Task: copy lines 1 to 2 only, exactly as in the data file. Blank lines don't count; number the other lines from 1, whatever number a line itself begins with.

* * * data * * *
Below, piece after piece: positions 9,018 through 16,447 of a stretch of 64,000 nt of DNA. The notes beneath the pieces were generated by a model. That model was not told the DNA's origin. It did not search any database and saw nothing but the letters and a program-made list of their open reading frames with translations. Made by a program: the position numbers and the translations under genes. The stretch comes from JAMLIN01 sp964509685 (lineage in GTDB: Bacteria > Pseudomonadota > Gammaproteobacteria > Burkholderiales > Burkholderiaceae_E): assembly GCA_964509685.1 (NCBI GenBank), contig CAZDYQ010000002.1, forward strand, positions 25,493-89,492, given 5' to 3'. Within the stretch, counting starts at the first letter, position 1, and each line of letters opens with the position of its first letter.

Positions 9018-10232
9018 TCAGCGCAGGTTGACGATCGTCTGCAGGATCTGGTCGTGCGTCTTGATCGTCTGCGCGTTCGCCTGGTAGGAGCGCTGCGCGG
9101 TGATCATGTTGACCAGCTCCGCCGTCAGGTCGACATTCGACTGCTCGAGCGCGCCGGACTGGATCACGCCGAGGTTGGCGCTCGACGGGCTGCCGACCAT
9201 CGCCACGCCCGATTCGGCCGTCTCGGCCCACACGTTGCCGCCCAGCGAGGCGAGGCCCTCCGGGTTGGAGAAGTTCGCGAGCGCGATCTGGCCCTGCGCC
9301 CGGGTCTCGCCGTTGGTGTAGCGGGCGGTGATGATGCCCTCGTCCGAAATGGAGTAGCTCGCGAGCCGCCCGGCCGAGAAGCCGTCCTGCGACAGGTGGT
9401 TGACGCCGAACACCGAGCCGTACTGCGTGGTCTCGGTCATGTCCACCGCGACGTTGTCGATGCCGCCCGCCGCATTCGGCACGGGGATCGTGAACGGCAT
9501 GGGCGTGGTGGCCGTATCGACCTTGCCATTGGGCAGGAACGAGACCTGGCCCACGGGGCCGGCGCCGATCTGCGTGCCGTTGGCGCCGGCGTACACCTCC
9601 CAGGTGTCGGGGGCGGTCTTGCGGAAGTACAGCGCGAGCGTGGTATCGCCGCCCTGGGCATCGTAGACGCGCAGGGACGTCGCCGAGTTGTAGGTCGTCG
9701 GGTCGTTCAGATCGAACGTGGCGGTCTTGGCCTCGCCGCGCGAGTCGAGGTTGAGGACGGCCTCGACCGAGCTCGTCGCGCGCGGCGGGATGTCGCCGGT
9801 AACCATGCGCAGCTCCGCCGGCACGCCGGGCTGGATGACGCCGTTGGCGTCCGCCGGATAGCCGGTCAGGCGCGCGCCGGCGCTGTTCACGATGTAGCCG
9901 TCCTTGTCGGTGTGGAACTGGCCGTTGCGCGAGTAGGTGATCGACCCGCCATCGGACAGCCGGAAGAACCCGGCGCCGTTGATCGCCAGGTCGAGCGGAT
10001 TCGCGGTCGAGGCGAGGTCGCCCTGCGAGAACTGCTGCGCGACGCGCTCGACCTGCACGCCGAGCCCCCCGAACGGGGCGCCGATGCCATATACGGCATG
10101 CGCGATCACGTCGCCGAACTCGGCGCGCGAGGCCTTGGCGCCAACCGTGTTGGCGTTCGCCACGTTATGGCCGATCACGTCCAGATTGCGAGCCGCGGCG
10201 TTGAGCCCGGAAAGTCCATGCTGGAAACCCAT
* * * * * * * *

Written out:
Below, piece after piece: positions 9,018 through 16,447 of a stretch of 64,000 nt of DNA. The notes beneath the pieces were generated by a model. That model was not told the DNA's origin. It did not search any database and saw nothing but the letters and a program-made list of their open reading frames with translations. Made by a program: the position numbers and the translations under genes. The stretch comes from JAMLIN01 sp964509685 (lineage in GTDB: Bacteria > Pseudomonadota > Gammaproteobacteria > Burkholderiales > Burkholderiaceae_E): assembly GCA_964509685.1 (NCBI GenBank), contig CAZDYQ010000002.1, forward strand, positions 25,493-89,492, given 5' to 3'. Within the stretch, counting starts at the first letter, position 1, and each line of letters opens with the position of its first letter.

Positions 9018-10232